The fate of the Equal Rights Amendment hangs in the balance, but Virginia women continue pushing forward.
LORTON—Two years ago today, on Jan. 27, 2020, Virginia became the 38th state to ratify the Equal Rights Amendment (ERA).
But why is that important? We weren’t the first. We weren’t the 50th. However, Virginia’s decision was the crucial step needed to move the ERA forward after almost a century—and the commonwealth also played a role in the turning point of women’s suffrage in America.
The ERA and Women’s Suffrage
The Equal Rights Amendment is a proposed amendment to the US Constitution that would guarantee equal legal rights for all American citizens regardless of sex. It also seeks to end the legal distinctions between men and women in terms of divorce, property, employment, and other matters.
Authored by Alice Paul, a suffragist and women’s rights activist, the Equal Rights Amendment made its debut on the American political stage in 1923. Almost 100 years later the fate of the ERA still hangs in the balance, with women like Patricia Wirth, former CEO of the Turning Point Suffragist Memorial Association, keeping the flame alive.
Wirth worked tirelessly on a special project, bringing the Turning Point Suffragist Memorial to Lorton in May 2021. The memorial located within Occoquan Regional Park, now operated by NOVA Parks, highlights the story of the suffragist movement and the women who made it happen—women like Paul. According to the memorial’s website, the objective is to educate, inspire, and empower present and future generations to remain vigilant in the quest for liberty, freedom, and equal rights.
“Information about the suffrage movement is not contained in our history textbooks, our school textbooks,” Wirth said. “There’s very, very little—if any—information about the movement. And yet, there were millions of women who fought for over 72 years to get the vote.”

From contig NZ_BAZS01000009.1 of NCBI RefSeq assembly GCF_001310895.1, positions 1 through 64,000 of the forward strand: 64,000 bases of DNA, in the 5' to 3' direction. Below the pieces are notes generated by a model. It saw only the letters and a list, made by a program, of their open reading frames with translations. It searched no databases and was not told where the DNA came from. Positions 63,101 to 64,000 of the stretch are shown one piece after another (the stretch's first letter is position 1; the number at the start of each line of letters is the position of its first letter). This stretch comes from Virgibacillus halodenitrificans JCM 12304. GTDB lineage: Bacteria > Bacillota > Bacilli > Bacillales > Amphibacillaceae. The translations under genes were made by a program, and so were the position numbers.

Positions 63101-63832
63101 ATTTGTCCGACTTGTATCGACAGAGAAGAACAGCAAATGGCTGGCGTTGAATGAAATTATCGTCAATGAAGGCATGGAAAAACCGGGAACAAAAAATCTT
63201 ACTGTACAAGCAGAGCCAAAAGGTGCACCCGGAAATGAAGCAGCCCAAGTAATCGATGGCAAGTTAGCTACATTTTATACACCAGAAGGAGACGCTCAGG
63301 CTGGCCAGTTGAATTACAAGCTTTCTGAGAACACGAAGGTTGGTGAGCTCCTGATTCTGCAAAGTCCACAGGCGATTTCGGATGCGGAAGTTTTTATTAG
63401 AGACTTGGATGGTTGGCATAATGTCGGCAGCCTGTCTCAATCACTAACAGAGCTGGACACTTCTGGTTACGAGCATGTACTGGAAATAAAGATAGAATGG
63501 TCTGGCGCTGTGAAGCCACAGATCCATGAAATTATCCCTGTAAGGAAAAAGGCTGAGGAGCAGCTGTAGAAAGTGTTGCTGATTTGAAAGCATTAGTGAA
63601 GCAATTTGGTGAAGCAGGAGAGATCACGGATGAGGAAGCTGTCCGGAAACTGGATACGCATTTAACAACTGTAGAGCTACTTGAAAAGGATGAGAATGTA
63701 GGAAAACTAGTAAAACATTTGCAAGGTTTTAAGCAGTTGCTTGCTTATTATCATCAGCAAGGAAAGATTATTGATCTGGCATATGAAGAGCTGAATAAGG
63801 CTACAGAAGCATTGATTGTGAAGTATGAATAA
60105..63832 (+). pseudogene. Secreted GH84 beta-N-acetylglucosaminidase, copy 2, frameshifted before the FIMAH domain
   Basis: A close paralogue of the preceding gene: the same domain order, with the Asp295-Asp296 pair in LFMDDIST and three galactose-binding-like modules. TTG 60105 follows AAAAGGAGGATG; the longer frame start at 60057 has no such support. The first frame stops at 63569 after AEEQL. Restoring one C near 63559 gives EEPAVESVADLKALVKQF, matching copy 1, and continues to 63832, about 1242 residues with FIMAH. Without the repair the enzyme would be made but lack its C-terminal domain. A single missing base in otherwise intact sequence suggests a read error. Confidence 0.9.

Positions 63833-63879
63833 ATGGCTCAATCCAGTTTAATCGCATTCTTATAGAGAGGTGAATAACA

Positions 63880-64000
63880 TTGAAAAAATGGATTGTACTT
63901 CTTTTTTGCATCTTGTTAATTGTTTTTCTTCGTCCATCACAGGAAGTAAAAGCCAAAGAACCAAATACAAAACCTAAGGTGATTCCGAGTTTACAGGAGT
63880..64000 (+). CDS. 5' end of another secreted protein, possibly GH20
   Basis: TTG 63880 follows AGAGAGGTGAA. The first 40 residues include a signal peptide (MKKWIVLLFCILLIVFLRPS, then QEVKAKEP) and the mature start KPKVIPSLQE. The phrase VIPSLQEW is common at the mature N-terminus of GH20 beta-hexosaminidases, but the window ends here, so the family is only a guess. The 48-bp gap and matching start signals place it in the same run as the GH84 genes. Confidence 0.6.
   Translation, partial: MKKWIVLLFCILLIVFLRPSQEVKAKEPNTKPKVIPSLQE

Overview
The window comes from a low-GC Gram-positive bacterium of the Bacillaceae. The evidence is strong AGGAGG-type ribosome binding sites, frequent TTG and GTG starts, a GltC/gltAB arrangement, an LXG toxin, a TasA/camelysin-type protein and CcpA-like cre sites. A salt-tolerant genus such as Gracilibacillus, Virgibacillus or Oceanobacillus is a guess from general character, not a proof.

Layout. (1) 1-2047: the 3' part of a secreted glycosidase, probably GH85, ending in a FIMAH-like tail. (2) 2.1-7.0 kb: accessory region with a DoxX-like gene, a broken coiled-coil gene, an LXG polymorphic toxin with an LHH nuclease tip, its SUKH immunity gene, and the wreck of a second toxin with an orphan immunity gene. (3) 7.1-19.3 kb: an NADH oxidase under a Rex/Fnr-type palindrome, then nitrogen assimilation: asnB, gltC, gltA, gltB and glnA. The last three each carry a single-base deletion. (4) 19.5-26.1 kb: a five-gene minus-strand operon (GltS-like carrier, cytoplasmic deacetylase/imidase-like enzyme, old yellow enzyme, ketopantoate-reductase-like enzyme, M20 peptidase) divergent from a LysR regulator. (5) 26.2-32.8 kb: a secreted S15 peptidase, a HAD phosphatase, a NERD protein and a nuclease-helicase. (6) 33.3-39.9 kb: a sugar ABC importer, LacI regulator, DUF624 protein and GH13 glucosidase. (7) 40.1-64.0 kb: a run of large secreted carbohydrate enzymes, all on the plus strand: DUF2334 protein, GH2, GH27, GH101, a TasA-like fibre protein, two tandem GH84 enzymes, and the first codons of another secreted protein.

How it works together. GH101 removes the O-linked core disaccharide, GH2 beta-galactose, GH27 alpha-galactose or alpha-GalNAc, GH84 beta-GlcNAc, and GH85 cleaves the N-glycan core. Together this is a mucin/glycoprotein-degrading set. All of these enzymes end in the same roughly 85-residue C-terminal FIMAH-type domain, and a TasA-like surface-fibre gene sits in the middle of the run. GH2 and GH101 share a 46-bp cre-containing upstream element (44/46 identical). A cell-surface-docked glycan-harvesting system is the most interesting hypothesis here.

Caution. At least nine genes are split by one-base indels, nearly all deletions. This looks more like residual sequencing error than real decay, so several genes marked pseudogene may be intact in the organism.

Nowadays, women still fight for equal rights.
The Woman Behind the ERA
Writing the ERA wasn’t suffragist and activist Paul’s first time in the national limelight.
Born in New Jersey to Quaker parents in 1885, Paul spent decades of the 20th century fighting for women’s rights. She founded and led the National Woman’s Party, organized women’s picketing events in America, and famously burst at least 48 windows during her time in England—all in the name of women’s suffrage.
In 1917, demonstrations in Washington, DC, were met with jail time for Paul and other suffragists. The women, formed as Paul’s group Silent Sentinels, picketed the nation’s capital in protest of then-president Woodrow Wilson. They called out the nation’s leader for supporting democracy abroad, but not for all Americans. While some of the banners the group printed simply asked what Wilson would do for the suffrage movement, others called him “Kaiser Wilson,” comparing the 28th president to Kaiser Wilhelm II of Germany.
Crowds gathered around the women, spilling into the streets of DC. Police made arrests over the claims of “traffic obstruction.” Many women refused to pay fines or admit guilt, instead going to jail or prison. Some of the women at the DC protests were sent to the Occoquan Workhouse in Lorton near the present-day Turning Point Suffragist Memorial. According to Wirth, Paul wasn’t among them, but rather jailed elsewhere.
The Night of Terror in Virginia
(Trigger warning: This section includes some graphic historical details that may be difficult for some readers.)